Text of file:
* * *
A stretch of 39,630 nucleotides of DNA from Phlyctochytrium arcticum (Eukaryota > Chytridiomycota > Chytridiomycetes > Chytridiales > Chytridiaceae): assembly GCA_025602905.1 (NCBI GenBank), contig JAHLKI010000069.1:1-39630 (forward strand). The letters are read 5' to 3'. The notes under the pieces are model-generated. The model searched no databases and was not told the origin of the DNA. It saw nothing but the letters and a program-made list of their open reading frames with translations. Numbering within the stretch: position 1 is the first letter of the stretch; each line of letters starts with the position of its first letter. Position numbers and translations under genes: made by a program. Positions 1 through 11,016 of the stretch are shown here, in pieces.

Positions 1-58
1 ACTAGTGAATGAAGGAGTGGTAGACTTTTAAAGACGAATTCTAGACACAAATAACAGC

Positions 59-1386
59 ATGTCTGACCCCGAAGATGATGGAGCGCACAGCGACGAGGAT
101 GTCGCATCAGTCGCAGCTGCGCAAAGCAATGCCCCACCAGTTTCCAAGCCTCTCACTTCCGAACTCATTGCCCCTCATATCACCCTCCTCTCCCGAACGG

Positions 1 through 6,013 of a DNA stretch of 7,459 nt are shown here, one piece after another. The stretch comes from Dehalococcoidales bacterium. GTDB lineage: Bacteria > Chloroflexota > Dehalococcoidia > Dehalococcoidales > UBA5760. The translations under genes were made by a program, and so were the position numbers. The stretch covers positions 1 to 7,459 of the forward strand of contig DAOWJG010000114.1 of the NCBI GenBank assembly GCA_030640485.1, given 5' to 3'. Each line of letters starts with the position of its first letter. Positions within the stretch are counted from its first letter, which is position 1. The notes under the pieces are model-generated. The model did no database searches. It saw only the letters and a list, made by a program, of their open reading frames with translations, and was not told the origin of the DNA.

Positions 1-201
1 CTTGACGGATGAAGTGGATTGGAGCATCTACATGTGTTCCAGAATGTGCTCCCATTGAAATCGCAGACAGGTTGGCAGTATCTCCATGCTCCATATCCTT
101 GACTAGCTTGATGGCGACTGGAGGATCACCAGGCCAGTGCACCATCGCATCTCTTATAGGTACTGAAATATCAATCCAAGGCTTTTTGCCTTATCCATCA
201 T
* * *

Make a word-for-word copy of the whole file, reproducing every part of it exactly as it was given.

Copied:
A stretch of 39,630 nucleotides of DNA from Phlyctochytrium arcticum (Eukaryota > Chytridiomycota > Chytridiomycetes > Chytridiales > Chytridiaceae): assembly GCA_025602905.1 (NCBI GenBank), contig JAHLKI010000069.1:1-39630 (forward strand). The letters are read 5' to 3'. The notes under the pieces are model-generated. The model searched no databases and was not told the origin of the DNA. It saw nothing but the letters and a program-made list of their open reading frames with translations. Numbering within the stretch: position 1 is the first letter of the stretch; each line of letters starts with the position of its first letter. Position numbers and translations under genes: made by a program. Positions 1 through 11,016 of the stretch are shown here, in pieces.

Positions 1-58
1 ACTAGTGAATGAAGGAGTGGTAGACTTTTAAAGACGAATTCTAGACACAAATAACAGC

Positions 59-1386
59 ATGTCTGACCCCGAAGATGATGGAGCGCACAGCGACGAGGAT
101 GTCGCATCAGTCGCAGCTGCGCAAAGCAATGCCCCACCAGTTTCCAAGCCTCTCACTTCCGAACTCATTGCCCCTCATATCACCCTCCTCTCCCGAACGG

Positions 1 through 6,013 of a DNA stretch of 7,459 nt are shown here, one piece after another. The stretch comes from Dehalococcoidales bacterium. GTDB lineage: Bacteria > Chloroflexota > Dehalococcoidia > Dehalococcoidales > UBA5760. The translations under genes were made by a program, and so were the position numbers. The stretch covers positions 1 to 7,459 of the forward strand of contig DAOWJG010000114.1 of the NCBI GenBank assembly GCA_030640485.1, given 5' to 3'. Each line of letters starts with the position of its first letter. Positions within the stretch are counted from its first letter, which is position 1. The notes under the pieces are model-generated. The model did no database searches. It saw only the letters and a list, made by a program, of their open reading frames with translations, and was not told the origin of the DNA.

Positions 1-201
1 CTTGACGGATGAAGTGGATTGGAGCATCTACATGTGTTCCAGAATGTGCTCCCATTGAAATCGCAGACAGGTTGGCAGTATCTCCATGCTCCATATCCTT
101 GACTAGCTTGATGGCGACTGGAGGATCACCAGGCCAGTGCACCATCGCATCTCTTATAGGTACTGAAATATCAATCCAAGGCTTTTTGCCTTATCCATCA
201 T